I slowly drag my feet from under the soft, billowy covers. Hurriedly, I pull socks on and stuff them into slippers before wrapping myself in a long sweater and heading out into the dark kitchen. Hmph, mornings.
I never was a morning person, preferring instead the dark, quiet hours that come after everyone else has turned in for the night. Yet here I am, slippered and standing on the cold linoleum of my kitchen before the sun rises. And the sun always rises.
From deep within the house I hear the shower running, and I dream of hot water briefly before filling a pot with water to boil and opening the refrigerator door, the yellow light casting its rays across the shadows of the kitchen. I load up my arms with eggs and bread and cucumbers and lettuce. My brow wrinkles as I consider the options, and as I’m standing there with the door hanging open, cooling the kitchen even more, small feet find their way to me. Rubbing his eyes, he barely acknowledges me before standing in front of my pile of food on the counter.
“Can you run out the garage and grab the container of leftover soup?” And then he’s out the door in search of food. Butter melts and eggs sizzle in the pan as another tumble-haired child emerges. I set them to work on toast and hand the eggs to another as I pour boiling water into thermal jars to ready them for soup. My son, temporarily relieved of his toast duty, is given the task of finding fruit for the four lunchboxes, and soon we’re all bumping shoulders in our small kitchen space.
I’m no stranger to sloth. There are mornings when I would much rather stay in bed a bit longer, most mornings, in fact. I sometimes struggle to get dinner on the table, cursing the mess I need to make and then clean in the process. I like greasy French fries dipped in mayonnaise and mustard with a healthy dose of pepper, after all. Still, I’ve read too many books, seen too many reported studies to know that the proper care of my kids and myself includes the feeding portion as much as it involves reading to them before bed, clothing them, tying tennis shoes and kissing skinned knees.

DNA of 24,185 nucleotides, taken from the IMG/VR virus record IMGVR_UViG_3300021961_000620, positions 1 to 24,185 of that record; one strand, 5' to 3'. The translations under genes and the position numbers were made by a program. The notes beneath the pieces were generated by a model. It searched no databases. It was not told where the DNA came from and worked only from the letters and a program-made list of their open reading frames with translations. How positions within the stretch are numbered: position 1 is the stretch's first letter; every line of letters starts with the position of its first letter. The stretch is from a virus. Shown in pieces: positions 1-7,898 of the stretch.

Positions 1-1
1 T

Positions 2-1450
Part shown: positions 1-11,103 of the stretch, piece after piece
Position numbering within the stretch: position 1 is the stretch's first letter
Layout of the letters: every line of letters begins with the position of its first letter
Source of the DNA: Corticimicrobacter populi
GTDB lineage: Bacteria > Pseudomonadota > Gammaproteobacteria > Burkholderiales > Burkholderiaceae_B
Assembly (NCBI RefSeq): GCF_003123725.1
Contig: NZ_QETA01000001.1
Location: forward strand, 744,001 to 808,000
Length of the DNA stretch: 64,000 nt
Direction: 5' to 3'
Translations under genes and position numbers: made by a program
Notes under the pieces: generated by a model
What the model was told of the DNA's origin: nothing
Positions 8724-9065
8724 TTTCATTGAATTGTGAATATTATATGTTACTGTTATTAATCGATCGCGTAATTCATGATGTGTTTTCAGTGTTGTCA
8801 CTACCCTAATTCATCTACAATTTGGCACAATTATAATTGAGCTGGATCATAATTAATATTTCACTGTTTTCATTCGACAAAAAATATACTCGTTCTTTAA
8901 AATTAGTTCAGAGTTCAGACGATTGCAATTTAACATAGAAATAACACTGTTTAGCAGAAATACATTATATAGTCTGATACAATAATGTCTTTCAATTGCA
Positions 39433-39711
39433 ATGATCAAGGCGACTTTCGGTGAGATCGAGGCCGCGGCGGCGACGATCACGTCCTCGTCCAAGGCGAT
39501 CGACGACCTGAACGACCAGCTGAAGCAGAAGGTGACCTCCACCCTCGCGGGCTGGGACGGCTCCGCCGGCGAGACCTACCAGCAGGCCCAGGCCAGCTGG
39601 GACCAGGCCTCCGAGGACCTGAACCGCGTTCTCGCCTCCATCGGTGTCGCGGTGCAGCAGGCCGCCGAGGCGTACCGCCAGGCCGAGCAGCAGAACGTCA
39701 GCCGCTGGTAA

This is not about perfection, for life – especially life with kids – is messy and chaotic. There are spills and tears and days where I say yes to ice cream before dinner. We should all eat ice cream before dinner sometimes. It’s not about food avoidance, but balance. It is about learning to appreciate what’s available, about trying new flavors. It’s about educating and then eating together as a family.
I made the choice to prioritize how I feed my children. I view it as just as essential, if not more so, than all the other things I do for them. I make them a part of it, showing them how to crack eggs and make bread, letting them help with the grocery shopping and the meal planning. It’s not always easy. It’s never perfect. It’s rarely glamorous. But it is rewarding, and the benefits never cease to continue.
As I share food with my family and friends, I hope that I can expand my reach and share it with you, too. In 2009 I started Food for My Family eager to inspire other parents like me with worries and frets and hopes and dreams and way too much on their proverbial plate to make food a priority in their daily life. Five years later, not much has changed. I still wake up and show up at work to talk about food. I am now the author of a cookbook, Desserts in Jars, with more in the works, and I contribute to other media outlets to try and reach as many people as possible. I am thrilled to have the opportunity with eHow to set a place at my table for you. Thank you for coming!
All photos courtesy of Shaina Olmanson